Informations et ressources scientifiques
sur le développement des zones arides et semi-arides

Accueil du site → Master → Canada → Immediate responses of wild bee communities to a large-scale burn in savannah habitat

York University (2013)

Immediate responses of wild bee communities to a large-scale burn in savannah habitat

Veiga, Natalia Soledad

Titre : Immediate responses of wild bee communities to a large-scale burn in savannah habitat

Auteur : Veiga, Natalia Soledad

Université de soutenance : York University

Grade : Master of Science (MS) 2013

Résumé
Little is known about the effects of large-scale fires on essential pollinators, such as bees. A large wildfire occurred in the savannahs of Mburucuya National Park, Argentina, providing one year of both pre- and post-burn data. This allowed for an impact assessment of distance from fire edge using species diversity and guild characterization, based on nesting materials and body size, to examine bee community responses to fire. Our results generally agree with those of earlier smaller-scale fire impact studies upon bee communities : immediate declines in species richness and abundance but increases in diversity post-burn as well as similar responses from bee guilds based on nesting requirements. Our study suggests : (1) above-ground nesters are unable to colonize recently burned habitat as quickly as ground-nesters regardless of survival rates in situ, (2) ground-nesting bees, regardless of size, are least affected by distance from foraging or nesting resources, (3) patterns of fire impacts on bees become exacerbated near the middle of a large burn area, and (4) large-scale fires will have a greater impact upon above-ground nesters than do smaller-scale burns.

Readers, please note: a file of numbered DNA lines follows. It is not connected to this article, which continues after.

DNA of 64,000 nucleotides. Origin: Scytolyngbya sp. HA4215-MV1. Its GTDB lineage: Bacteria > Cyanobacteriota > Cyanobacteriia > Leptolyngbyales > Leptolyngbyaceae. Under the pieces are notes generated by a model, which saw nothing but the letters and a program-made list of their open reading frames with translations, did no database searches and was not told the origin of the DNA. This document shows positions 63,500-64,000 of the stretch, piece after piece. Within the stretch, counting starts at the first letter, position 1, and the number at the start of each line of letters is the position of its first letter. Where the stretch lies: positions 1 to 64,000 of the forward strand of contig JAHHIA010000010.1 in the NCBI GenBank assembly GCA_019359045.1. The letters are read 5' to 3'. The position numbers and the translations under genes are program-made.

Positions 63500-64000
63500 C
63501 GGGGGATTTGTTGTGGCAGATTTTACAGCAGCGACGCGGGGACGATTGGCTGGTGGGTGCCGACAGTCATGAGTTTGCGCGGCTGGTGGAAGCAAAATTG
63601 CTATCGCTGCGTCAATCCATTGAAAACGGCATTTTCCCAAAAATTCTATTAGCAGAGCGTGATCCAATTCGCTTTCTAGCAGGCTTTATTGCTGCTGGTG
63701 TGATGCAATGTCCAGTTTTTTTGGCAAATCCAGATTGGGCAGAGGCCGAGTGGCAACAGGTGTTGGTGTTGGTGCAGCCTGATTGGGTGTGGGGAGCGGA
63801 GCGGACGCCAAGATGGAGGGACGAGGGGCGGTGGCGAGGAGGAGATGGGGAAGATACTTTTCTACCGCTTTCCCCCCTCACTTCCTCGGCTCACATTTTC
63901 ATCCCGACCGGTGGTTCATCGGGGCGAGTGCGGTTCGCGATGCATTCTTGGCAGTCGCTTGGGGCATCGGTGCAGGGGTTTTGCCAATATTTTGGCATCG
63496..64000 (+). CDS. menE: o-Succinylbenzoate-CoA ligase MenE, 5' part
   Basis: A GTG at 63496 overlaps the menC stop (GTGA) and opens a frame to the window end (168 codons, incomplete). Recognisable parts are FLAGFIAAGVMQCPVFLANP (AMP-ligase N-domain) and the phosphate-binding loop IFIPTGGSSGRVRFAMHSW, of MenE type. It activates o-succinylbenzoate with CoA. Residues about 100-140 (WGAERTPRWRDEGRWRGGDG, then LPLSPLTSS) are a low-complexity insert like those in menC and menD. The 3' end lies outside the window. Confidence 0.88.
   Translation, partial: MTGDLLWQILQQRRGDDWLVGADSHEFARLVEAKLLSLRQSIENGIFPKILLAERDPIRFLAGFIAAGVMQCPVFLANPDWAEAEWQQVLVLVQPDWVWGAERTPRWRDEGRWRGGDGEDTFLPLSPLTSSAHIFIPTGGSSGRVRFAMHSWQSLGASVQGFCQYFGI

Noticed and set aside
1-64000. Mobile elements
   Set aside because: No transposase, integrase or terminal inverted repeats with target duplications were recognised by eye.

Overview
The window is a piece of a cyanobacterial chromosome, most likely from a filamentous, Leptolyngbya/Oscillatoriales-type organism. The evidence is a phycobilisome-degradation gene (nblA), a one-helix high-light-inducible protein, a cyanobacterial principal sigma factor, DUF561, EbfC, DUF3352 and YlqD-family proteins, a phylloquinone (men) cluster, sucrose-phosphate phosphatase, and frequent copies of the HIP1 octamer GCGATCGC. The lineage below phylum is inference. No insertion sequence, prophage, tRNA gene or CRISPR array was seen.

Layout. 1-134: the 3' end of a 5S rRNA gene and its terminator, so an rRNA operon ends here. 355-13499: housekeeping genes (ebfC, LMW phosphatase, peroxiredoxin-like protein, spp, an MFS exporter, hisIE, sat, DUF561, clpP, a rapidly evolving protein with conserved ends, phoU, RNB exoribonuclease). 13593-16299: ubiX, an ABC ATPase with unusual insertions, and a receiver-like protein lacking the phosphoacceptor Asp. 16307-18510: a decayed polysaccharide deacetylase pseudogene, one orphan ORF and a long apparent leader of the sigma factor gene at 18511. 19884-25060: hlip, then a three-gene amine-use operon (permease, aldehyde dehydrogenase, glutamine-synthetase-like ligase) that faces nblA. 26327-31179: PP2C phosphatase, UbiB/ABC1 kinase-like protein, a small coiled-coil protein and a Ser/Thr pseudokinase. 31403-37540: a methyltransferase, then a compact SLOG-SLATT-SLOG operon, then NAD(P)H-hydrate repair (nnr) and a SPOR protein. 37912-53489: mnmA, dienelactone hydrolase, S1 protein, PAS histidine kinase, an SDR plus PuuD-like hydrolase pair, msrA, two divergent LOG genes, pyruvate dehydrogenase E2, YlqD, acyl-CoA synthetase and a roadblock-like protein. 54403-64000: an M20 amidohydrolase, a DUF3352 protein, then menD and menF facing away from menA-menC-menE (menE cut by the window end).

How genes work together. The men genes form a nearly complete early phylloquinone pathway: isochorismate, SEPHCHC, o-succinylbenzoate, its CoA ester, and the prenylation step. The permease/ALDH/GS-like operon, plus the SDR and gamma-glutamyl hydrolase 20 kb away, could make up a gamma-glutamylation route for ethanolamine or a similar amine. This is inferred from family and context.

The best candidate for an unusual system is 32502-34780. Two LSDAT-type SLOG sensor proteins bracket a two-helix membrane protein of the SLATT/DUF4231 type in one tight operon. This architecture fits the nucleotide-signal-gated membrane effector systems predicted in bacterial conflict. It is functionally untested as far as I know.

Présentation

Version intégrale (2,60 Mb)

Page publiée le 5 janvier 2018